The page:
A $100 billion semiconductor company based in Singapore will legally relocate its home address to the United States, President Donald Trump announced Thursday.
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Broadcom Limited, which manufactures communications chips around the world, said it would relocate its legal address to Delaware once shareholders approve the move, bringing $20 billion in annual revenue back to the U.S. The move will allow Broadcom to avoid a cumbersome federal review process.
The Oval Office announcement was tied to the release of congressional Republicans' tax reform proposal, which would drastically reduce corporate rates and makes it easier for companies to deduct foreign taxes.
The company credits the GOP plan with making it easier to do business in the U.S. "America is once again the best place to lead a business with a global footprint," Broadcom CEO Hock Tan said.
However, Broadcom's move to the U.S. will take place regardless of whether the Republican plan passes, the company said.
The company didn't respond to requests to explain its claim that the move would bring $20 billion in annual revenue to the United States. Its most recently reported annual revenue was $13.2 billion worldwide.
A year ago, the company entered a $5.5 billion agreement to merge with U.S. network provider Brocade Communications Systems, but that has been delayed while it's scrutinized by the Committee on Foreign Investment in the United States. The high-level government committee, familiarly known as CFIUS, investigates proposed acquisitions of U.S. companies by foreign buyers on national security and intellectual property grounds.
By becoming a U.S.-based company, Broadcom can avoid the CFIUS process. Broadcom's corporate headquarters will remain in San Jose, California.
"I want to thank you very much for choosing us," said Trump, who based much of his campaign on the promise of bringing jobs back to the U.S. from overseas. The change in legal address won't create directly create new jobs or plants in the U.S., but the company says it will boost its domestic research and engineering spending.
Broadcom makes semiconductor chips used for a variety of products, from cable set-top boxes to smartphones and other wireless devices.
It's rooted in one of the largest-ever tech industry acquisitions, when Singapore-based Avago Technologies Ltd. bought Broadcom Corp. for $37 billion last year. The deal made Broadcom Ltd. the parent company of both Broadcom Corp. and Avago Technologies. By joining forces, the rival chipmakers hoped to make a bigger dent in the rapidly growing market for wireless devices.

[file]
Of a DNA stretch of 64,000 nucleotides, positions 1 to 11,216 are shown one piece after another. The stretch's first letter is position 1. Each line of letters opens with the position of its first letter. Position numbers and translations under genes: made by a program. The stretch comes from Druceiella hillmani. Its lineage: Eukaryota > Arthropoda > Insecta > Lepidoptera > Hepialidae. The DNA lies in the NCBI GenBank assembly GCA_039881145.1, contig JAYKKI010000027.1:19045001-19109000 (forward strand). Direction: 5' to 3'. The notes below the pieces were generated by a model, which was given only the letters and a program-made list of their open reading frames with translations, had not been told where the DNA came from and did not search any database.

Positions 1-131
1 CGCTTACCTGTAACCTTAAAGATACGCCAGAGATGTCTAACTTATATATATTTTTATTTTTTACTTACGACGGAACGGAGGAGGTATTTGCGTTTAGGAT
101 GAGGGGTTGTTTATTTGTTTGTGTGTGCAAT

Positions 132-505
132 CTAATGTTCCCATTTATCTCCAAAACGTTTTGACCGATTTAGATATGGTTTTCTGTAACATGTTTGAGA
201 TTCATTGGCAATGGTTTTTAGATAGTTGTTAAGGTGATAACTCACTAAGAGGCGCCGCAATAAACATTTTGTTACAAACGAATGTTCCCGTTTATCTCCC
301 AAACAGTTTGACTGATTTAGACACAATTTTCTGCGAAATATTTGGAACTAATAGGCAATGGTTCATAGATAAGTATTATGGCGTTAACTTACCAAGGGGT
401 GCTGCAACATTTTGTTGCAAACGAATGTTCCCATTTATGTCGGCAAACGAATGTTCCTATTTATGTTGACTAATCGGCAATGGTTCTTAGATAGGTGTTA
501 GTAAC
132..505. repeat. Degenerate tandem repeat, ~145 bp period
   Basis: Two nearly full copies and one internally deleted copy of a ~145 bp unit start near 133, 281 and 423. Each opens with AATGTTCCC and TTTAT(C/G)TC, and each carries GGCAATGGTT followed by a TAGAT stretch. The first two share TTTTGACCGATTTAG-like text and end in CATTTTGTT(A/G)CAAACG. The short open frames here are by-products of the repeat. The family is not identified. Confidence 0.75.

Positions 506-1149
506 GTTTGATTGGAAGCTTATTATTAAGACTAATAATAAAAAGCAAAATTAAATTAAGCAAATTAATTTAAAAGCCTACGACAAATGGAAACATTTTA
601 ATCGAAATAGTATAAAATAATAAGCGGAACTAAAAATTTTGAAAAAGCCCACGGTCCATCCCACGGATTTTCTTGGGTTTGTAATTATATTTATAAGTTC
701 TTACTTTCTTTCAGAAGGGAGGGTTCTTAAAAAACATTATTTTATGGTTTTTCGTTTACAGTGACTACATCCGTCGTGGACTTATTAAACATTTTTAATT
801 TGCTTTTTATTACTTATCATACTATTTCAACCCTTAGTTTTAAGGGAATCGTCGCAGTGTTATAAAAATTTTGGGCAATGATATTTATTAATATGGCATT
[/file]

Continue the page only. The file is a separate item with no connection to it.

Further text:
Nearly 20 percent of its revenue in the most recent fiscal quarter came from sales to Apple and the contractors that manufacture Apple products, such as the Foxconn Technology Group.
About half of its revenue comes from China-based distributors and manufacturers, though the end products are used around the world.
The Singapore Economic Development Board has awarded the company with tax breaks for having a major presence there, but the company warned in a recent regulatory filing that one of those benefits terminates in 2021, four years earlier than expected.
About 39 percent of Broadcom's employees are in Asia.
Broadcom has 7,500 U.S. employees across 24 states, the company said. It has manufacturing facilities in Colorado and Pennsylvania and engineering offices in California and traces its origins to bluechip American companies like Bell Laboratories, Lucent, and Hewlett-Packard.
"The proposed tax reform package would level the global playing field and allow us to compete worldwide from here in the United States," Tan said in a statement. "Our move would domicile our $20 billion annual revenue in the United States. From our base here, each year we will invest $3 billion in research and engineering and $6 billion in manufacturing, resulting in more high-paying tech jobs."
O'Brien, an AP technology writer, reported from Boston.